CEO Gets Dragged For Sharing The 'Inspiring' Story Of Why He Didn't Go To College

A perfect reminder that inherent privilege is hardly inspirational.

CEO smiling while sitting in his office. TMGZ2021, SeventyFour / CanvaPro

Tons of people work hard every day. However, despite the hard work, dedication, and sacrifice, they’ll likely never come close to the wealth and success many privileged people achieve in their lifetimes. 

Becoming the next generation of politicians, CEOs, or movie stars, the nepo babies and privileged often reap the benefits of everyone else’s work. 

It’s exactly the narrative many took after reading a clueless CEO’s LinkedIn post, which told the “inspiring” story of why he chose to skip Harvard Law School for a “less taken” path. 


A multi-millionaire tech CEO alluded to taking the ‘road less traveled’ in an ‘inspirational’ story about why he passed up Harvard Law. 

Think of the world’s top politicians (even presidents), executives, and tech CEOs who dominate the top 1% of our country. A vast majority of them are nepo babies. Not only did they benefit financially and professionally from their family’s connections and wealth, but they’ve built their careers on the backs of other people’s influence.  



RELATED: CEO Reaches Out To Laid-Off Worker To Ask Her To Do Something 'No One Else Knows How To Do'


While they’ve surely “worked hard” in some capacity in their jobs or professions, the average person in this country wouldn’t have a 1% chance at accumulating the kind of wealth in their lifetime that these people are just born into. 

Of course, nobody chooses the life they’re born into—whether it’s a middle-American family of four or the founding family of the largest technology company in the world. We just play the cards we’re dealt. What’s aggravating is when nepo babies make a point to prove their struggle — trying to argue that they work just as hard, if not harder, than the average person. 

A tech CEO’s post on LinkedIn, later circulated on the Reddit forum “LinkedInLunatics”, is being critiqued for exactly that reason. After making the choice to skip Harvard Law to inherit a family business — a path that he was reluctant to choose post-graduation — he argued it’s okay “to make a decision when you don’t know the whole future.” Not the inspiration I needed working my 9 to 5 on a Wednesday afternoon, but thanks! 

Instead of going to law school, his dad’s CEO friend urged him to ‘hire an attorney.’ He did just that when he inherited his dad’s multi-million dollar business. 

“My senior year of college. My father set up one-on-one lunches for me with 7 CEOs from his peer group,” he wrote. “It changed the trajectory of my life. My goal was to go to Harvard Law … but those lunches changed my approach.”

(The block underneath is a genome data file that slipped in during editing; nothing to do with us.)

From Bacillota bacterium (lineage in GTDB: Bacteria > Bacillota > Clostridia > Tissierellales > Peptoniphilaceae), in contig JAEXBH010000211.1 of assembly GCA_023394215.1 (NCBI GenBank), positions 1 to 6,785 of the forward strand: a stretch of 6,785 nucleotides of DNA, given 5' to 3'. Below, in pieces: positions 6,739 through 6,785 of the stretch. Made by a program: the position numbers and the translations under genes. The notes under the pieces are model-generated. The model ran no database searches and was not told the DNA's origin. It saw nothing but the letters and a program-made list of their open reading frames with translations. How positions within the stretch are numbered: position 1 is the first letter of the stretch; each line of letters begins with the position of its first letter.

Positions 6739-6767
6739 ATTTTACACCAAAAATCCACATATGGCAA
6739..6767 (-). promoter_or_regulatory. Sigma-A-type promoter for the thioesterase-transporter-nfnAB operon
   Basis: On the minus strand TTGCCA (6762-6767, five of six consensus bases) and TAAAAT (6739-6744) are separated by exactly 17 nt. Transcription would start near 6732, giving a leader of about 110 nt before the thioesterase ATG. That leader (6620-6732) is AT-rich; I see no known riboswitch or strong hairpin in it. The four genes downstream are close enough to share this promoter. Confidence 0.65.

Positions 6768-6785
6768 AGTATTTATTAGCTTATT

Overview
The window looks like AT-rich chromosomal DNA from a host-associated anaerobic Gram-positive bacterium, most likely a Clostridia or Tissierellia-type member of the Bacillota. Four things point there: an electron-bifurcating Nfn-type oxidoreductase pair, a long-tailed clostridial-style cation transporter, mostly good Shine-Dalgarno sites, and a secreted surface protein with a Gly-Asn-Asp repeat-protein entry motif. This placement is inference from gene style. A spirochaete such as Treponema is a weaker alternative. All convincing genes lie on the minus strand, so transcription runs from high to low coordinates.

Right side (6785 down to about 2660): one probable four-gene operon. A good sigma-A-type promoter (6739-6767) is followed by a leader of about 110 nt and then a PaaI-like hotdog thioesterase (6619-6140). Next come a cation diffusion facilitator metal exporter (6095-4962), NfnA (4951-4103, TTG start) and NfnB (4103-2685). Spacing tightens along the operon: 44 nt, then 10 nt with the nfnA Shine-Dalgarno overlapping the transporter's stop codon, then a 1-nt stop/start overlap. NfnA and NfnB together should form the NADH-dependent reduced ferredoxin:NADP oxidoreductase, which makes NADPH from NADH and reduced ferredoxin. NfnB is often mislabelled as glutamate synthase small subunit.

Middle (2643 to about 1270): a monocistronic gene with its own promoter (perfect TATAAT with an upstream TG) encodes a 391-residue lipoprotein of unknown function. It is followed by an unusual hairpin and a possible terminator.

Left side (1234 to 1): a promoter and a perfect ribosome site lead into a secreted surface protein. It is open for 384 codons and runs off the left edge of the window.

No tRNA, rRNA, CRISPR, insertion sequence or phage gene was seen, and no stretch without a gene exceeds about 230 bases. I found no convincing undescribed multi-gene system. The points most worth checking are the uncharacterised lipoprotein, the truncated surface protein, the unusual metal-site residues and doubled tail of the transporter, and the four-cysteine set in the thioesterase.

His original plan, to study law and then start working in business, was apparently “flawed” — as each CEO reminded him of his “talent” and warned him he’d make his life “miserable” pursuing a law degree at one of the most prestigious universities in the world. 

CEO Dragged For Sharing 'Inspiring' Story Of Why He Skipped CollegeThirdman / CanvaPro

RELATED: Over One-Third Of Gen Z & Millennials Are 'Nepo Homebuyers' Who Expect Their Parents To Help Them Buy A Home


“One of the CEOs said to me, ‘You don’t need a law degree. Just hire an attorney.’...They were right! So I punted,” he enthusiastically adds. “I graduated without clear next steps.” When his dad offered him a job at his business “to figure it out” — he agreed. 

“5 years later? I took over running the business at $5M. 15 years later? We’ve 10Xed to $50M, working to grow to $500M and be that big business that I always wanted to run.” He then went on to essentially make two points: 1. Always get insights from people “farther down the road” than you. 2. Never be afraid to make decisions without knowing exactly what’s coming next. 

Discussions about nepotism often involve money and access, but many privileges run much deeper than that. 

Without the fear of financial instability, the lack of professional connections, or the worldly and societal biases that hold so many brilliant people back, this young professional essentially slid right into a multi-million dollar business. Of course, it took work to build it up to what it’s become now, but he’d grown up with a business CEO father. 

Not only did he have the wealth, security, and connections of his father, but he knew the lifestyle. He grew up with someone who managed a tech business, learning, growing, and feeling comfortable pursuing whatever he wanted. So, no. Not many people found it inspirational that he gave up Harvard Law for what’s now projected to be a $500M business. 




“I built this company with my own two hands,” one commenter mocked, “Just me, that computer, and an eight million dollar loan from my father. And the company already existed and was profitable. And dad’s significant network of wealthy contacts. And a safety net, just in case.” 

While many people begged this man’s post to be satire, it’s clear that other posts on his page echo a similar sentiment — strenuously inspirational, tone-deaf, and achingly ignorant


You can be proud of your hard work, but please, don’t try to motivate people who’re just trying to survive with a salary that you spend in a day. 

RELATED: CEO Dad Says It's OK To Miss Your Kids' Birthdays For Work In Order To 'Hustle' — 'One Day They'll Thank You For It'

Zayda Slabbekoorn is a News & Entertainment Writer at YourTango who focuses on health & wellness, social policy, and human interest stories.